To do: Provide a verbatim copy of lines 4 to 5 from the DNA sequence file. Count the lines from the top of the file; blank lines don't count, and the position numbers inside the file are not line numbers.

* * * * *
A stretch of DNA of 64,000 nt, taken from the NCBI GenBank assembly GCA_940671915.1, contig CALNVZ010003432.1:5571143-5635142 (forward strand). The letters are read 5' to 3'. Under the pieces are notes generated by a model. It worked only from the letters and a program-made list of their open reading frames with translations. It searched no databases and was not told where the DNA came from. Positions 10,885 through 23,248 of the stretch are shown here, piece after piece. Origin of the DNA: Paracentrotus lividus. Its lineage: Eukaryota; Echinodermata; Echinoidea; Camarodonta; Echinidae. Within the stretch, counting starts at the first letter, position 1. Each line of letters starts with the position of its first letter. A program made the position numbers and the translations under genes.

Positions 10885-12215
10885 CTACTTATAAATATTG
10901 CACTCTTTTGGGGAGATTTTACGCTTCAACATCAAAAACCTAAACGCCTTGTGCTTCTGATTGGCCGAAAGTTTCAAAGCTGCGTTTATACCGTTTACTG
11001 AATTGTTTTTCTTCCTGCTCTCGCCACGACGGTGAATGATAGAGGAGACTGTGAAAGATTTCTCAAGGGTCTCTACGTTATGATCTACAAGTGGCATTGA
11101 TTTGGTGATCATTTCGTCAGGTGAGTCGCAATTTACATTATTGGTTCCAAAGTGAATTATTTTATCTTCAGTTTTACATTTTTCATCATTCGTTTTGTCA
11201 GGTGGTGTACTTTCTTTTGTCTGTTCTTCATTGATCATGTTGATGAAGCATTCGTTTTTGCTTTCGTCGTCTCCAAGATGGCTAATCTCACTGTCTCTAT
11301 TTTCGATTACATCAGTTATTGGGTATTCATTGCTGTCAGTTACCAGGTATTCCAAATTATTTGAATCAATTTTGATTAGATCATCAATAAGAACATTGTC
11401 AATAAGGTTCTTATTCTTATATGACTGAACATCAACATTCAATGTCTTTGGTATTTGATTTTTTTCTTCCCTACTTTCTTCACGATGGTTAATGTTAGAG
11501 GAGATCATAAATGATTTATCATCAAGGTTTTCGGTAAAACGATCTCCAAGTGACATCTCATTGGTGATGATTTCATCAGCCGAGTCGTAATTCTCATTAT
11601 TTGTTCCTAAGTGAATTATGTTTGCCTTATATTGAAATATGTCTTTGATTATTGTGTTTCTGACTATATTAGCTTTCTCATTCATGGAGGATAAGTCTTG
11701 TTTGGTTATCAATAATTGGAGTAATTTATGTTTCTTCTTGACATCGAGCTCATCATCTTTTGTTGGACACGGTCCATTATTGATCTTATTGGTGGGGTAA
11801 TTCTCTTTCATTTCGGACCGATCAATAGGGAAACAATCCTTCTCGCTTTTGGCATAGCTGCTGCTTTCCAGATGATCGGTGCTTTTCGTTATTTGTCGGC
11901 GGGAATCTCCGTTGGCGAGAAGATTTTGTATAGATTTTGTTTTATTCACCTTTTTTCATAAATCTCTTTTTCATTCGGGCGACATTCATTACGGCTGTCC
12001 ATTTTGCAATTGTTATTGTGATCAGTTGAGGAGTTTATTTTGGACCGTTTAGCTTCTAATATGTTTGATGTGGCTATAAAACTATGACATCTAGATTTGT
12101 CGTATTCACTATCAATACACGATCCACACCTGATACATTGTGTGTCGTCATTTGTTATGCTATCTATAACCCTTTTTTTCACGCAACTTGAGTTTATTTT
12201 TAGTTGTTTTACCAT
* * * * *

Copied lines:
10901 CACTCTTTTGGGGAGATTTTACGCTTCAACATCAAAAACCTAAACGCCTTGTGCTTCTGATTGGCCGAAAGTTTCAAAGCTGCGTTTATACCGTTTACTG
11001 AATTGTTTTTCTTCCTGCTCTCGCCACGACGGTGAATGATAGAGGAGACTGTGAAAGATTTCTCAAGGGTCTCTACGTTATGATCTACAAGTGGCATTGA